Day 4 – Tobias and the Angel

Day 4 – Workshop of Verrocchio, Tobias and the Angel, about 1470-5, National Gallery, London.

Originally posted on 22 March 2020

Day 4 and I’m building up a number of ideas, thanks to your queries, requests and enthusiasms. Thanks for the various nominations for ‘Best Cabbage in Art’ – I’ll get back to those, I suspect, keep them coming, and I’m still looking out for a celeriac and some gratuitously naked men (though not in the same painting). I’m always happy to do ‘requests’, so do keep them coming! Today, however, rather than gratuitously naked men (to balance up all those objectified women), I’m going to think about men’s legs, or at least, red tights, partly because of the enthusiasm voiced previously for the fish in today’s painting, ‘Tobias and the Angel’ by the Workshop of Andrea del Verrocchio (which means, it looks like Verrocchio, but somehow it’s not quite in his style – although that is notoriously difficult to pin down as he had so many brilliant assistants: more of that later).

So why the red tights? The fact is, red tights were THE must-have fashion item for men in the late 15th and early 16th Century in Europe, which gives us a sense of the status of the young man on the right of the painting: he’s pretty well off, and would be recognised as such by any viewer in 15th century Florence, who would have presumed he was the son of a successful businessman. He’s off on a walk with a man wearing a rather fine, and large, pair of wings. I put it that way, just to point out that when we look at paintings, we make assumptions without realising it. You’ve read the title of the painting after all, so you know it’s an angel – and even if you hadn’t read the title you would have assumed it was an angel, because men don’t usually wander around wearing wings. The title also tells us the young man is Tobias – but you could only know that from the painting if you know the story that this is illustrating. So, don’t read the label: you should always look at a painting first, and only read the label later. Let’s look at the details, and work out the assumptions we are making. 

I have assumed they are both male, but most people nowadays would probably say they were very feminine. However angels, in the Catholic Church at least, are only ever male, as they effectively part of the upper echelons of the priesthood (he is wearing something akin to ecclesiastical robes). And only men wore tights, and showed off that much leg. I’ve assumed they are walking – because we can see clearly that they are. Verrocchio (who probably designed the image, even if he didn’t paint it all) has gone so far as to show us how to walk – the angel puts his left leg in front of his right, and Tobias puts his right leg in front of his left, it’s that simple. The little dog is doing the same. If you hadn’t noticed the dog, that’s because, like the couple in the background of Bacon’s ‘Cookmaid’ yesterday (#POTD 3), the dog was painted over the background, and has faded – it is now slightly see-through.

This is not a ghost dog (although this is one of two suggestions I’d have for the theme of ‘Ghost Dogs in Art’). The angel is leading the way: they are walking from right to left, and the angel is in the lead, while Tobias holds onto his arm. Each of them is holding something – the angel has a small, circular container in his right hand, while Tobias holds two things. Tightly curled in his left hand is a scroll, which, if you look at the detail, has the word ‘Ricordo’ written on it. And looped round his forefinger is a string, both ends of which are tied to a fish.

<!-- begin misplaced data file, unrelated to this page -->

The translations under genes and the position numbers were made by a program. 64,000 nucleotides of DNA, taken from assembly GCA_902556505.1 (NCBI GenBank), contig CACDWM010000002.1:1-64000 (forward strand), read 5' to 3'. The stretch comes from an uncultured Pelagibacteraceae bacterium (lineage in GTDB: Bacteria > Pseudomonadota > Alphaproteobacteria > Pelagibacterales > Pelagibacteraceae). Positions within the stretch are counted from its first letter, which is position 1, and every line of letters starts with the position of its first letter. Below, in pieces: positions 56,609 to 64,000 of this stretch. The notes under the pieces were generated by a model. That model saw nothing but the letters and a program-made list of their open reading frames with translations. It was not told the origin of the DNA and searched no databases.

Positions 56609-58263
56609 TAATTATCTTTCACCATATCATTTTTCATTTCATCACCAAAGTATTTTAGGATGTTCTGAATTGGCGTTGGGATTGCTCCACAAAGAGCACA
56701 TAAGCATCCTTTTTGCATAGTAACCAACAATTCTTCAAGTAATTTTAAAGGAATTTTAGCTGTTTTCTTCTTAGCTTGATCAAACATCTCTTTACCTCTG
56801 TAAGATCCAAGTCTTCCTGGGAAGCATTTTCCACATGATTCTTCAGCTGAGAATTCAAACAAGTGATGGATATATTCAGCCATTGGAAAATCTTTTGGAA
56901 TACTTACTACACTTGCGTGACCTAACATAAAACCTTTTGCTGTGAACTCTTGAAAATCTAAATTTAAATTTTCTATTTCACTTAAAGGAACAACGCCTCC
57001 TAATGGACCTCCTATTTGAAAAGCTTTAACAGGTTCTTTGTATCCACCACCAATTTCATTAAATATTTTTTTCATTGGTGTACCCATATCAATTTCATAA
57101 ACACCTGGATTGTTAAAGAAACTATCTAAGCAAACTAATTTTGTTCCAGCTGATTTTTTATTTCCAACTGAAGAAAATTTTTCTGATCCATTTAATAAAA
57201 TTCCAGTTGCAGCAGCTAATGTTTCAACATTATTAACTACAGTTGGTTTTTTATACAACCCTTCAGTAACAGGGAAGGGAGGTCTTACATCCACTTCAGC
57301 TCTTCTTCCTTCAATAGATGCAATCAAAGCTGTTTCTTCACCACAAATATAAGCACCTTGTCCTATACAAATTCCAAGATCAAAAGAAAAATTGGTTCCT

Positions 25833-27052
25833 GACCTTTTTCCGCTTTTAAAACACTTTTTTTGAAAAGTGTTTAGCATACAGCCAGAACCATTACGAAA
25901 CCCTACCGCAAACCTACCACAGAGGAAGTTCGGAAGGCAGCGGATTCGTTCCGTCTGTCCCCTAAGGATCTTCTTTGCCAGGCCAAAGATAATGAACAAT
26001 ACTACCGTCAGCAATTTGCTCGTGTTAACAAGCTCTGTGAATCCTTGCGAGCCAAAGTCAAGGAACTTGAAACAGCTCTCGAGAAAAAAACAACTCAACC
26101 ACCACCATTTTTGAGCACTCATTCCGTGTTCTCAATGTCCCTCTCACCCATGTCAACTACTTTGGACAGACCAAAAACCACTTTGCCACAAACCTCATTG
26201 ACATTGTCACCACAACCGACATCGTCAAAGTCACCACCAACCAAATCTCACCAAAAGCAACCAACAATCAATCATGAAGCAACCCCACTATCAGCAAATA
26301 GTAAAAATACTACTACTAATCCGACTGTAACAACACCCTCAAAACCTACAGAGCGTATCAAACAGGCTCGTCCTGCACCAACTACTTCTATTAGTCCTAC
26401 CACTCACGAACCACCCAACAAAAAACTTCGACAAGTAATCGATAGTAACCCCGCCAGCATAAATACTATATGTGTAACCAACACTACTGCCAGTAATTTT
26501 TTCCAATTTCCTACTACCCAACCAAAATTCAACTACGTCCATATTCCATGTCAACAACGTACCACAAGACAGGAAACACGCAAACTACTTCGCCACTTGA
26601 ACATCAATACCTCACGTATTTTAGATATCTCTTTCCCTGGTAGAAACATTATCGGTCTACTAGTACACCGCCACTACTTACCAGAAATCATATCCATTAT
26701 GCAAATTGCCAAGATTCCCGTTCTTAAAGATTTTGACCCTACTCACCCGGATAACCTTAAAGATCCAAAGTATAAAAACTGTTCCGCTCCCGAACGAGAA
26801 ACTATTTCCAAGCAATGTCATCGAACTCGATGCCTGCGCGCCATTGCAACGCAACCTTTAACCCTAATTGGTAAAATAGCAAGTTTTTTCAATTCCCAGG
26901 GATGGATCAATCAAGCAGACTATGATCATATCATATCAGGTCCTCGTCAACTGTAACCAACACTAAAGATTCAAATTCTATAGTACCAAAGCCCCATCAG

At least, I assume it’s a fish: it could of course be a curiously fish-shaped handbag, in the same way that the man on the left might be wearing a backpack in the shape of wings. But as that seems anachronistic for the 15th century, it is safe to assume that one is an angel, and the other is a fish. Even though it has been slit along the bottom, and is dripping blood, it seems very much alive and wriggling, its scales glistening with moisture and the string pulling on its flesh. It’s so well painted, in fact, with such close and almost scientific attention to the fall of light on the scales, that some art historians have suggested it might have been painted by Verrocchio’s most famous assistant: Leonardo da Vinci. I’m not sure that I agree, but it is a great fish. 

There are many other things we could observe – the way Tobias’s cloak echoes the angel’s wings, for example, or the way the cloak flies out, suggesting that they are walking at great speed (or, more likely, into a wind). But these must wait. What do these observations tell us? Or rather, how are they explained? The painting illustrates the Book of Tobit, which is either in the Bible or in the Apocrypha, depending on which denomination of Christianity you listen to. It tells of Tobit, a good Jewish man who – long story short – became blind. He could not support his family, so sends his son Tobias to collect a debt from distant family members in a far off land. The only problem is that Tobias has never made such a journey before, and so Tobit suggests that he find someone to go with him. On heading out into the town he meets a man called Azarias, who claims to be a distant family member, and says that he’d be happy to accompany him.  Dad agrees with this arrangement (even though he’s never heard of a family member called Azarias), and gives them the IOU from the debtor to take with them – that is, he gives them the record, or ‘Ricordo’, of the debt that is owed – Tobias has it rolled up in his left hand. They set off, accompanied by the pet dog, and walk for miles, get thirsty, get hot, and get sweaty, so they head down to a river to drink and bathe. At this point Tobias is attacked by an enormous fish, so huge it threatens to eat him whole. Somehow, at Azarias’s suggestion, they manage to kill it, whereupon they roast it and eat it, taking care to preserve some of its vital organs ‘for later’.  I’m assuming that’s what is in the small, circular container, which looks a little bit like a pillbox.